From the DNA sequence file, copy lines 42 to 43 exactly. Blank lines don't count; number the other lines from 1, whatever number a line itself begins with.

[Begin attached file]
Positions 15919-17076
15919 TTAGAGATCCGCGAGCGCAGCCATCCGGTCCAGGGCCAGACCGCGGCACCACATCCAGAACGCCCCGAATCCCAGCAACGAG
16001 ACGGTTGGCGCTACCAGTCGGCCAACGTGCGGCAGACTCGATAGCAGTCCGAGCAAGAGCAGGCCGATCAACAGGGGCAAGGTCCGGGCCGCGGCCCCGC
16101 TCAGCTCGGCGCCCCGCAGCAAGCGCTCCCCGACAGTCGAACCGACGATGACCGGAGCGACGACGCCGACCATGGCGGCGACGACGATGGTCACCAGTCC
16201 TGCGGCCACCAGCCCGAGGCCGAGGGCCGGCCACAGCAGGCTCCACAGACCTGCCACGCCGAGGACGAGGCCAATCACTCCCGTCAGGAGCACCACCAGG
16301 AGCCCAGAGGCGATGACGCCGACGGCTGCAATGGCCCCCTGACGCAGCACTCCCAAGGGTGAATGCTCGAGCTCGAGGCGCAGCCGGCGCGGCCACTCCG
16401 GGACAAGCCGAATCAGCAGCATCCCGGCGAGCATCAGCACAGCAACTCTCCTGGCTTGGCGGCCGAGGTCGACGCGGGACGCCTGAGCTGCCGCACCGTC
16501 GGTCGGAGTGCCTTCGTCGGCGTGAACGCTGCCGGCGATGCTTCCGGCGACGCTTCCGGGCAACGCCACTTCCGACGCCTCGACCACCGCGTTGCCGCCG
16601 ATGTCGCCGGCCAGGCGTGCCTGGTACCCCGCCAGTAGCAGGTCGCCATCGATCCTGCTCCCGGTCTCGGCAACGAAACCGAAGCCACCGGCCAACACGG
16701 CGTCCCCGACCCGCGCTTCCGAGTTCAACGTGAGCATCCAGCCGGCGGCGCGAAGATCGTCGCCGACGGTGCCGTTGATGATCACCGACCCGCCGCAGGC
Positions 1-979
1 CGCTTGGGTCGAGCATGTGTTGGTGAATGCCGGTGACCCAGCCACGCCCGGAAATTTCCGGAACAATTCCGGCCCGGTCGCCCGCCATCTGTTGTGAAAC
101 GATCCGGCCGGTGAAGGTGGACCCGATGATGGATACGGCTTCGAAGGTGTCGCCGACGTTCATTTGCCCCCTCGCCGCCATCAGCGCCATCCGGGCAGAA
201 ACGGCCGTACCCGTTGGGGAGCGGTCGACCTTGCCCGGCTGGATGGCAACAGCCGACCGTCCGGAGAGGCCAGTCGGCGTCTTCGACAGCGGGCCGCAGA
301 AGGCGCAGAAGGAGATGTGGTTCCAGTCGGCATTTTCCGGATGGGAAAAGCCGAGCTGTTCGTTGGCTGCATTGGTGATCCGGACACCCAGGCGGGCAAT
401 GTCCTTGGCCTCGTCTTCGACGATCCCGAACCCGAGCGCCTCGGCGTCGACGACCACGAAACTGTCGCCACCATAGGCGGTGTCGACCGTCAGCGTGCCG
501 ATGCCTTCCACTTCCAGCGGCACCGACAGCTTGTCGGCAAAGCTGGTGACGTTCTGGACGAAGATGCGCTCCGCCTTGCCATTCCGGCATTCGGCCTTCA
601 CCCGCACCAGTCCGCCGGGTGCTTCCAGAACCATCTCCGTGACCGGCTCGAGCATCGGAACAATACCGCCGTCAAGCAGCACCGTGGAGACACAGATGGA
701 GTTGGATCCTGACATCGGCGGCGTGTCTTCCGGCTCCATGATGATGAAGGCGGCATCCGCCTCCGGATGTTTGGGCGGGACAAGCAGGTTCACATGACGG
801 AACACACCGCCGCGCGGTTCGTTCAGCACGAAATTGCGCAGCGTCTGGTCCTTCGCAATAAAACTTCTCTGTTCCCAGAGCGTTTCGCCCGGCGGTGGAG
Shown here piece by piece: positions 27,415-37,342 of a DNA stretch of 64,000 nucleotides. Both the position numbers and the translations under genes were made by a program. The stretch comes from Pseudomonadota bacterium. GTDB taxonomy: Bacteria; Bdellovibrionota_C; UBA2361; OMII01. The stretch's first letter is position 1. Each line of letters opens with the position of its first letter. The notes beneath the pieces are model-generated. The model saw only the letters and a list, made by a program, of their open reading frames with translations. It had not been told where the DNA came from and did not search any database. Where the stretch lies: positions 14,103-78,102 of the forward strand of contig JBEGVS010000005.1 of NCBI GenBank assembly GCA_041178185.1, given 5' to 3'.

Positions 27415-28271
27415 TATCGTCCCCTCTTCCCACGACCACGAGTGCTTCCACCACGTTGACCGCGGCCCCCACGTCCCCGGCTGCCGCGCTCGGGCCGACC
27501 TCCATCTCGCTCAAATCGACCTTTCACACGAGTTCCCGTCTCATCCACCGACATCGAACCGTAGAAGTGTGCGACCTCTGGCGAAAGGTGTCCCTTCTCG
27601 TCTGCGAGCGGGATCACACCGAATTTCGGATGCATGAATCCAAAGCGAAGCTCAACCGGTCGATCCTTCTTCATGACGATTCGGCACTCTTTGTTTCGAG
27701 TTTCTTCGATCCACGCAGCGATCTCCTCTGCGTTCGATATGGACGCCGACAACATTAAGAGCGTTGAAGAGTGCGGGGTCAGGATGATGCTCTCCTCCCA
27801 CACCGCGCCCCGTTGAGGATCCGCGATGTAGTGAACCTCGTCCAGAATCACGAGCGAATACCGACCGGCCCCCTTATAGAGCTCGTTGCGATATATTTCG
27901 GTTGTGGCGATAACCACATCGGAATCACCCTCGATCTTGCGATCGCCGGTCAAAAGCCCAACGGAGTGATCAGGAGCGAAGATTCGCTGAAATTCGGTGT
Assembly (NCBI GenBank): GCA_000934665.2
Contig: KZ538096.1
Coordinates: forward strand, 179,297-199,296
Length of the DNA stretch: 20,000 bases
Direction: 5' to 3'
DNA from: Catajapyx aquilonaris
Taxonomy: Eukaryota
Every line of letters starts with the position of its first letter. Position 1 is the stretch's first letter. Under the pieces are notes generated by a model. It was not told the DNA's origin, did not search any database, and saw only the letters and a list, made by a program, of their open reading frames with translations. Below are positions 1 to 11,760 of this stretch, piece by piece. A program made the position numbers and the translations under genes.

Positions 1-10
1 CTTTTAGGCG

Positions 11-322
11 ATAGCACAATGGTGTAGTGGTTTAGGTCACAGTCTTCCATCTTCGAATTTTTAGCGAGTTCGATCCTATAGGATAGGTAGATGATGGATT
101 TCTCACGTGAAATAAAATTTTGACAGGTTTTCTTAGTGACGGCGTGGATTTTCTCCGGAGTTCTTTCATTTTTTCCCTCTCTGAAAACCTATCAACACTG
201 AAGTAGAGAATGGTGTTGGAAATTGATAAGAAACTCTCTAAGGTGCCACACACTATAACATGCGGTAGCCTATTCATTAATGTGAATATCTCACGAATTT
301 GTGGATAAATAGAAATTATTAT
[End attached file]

201 AAGTAGAGAATGGTGTTGGAAATTGATAAGAAACTCTCTAAGGTGCCACACACTATAACATGCGGTAGCCTATTCATTAATGTGAATATCTCACGAATTT
301 GTGGATAAATAGAAATTATTAT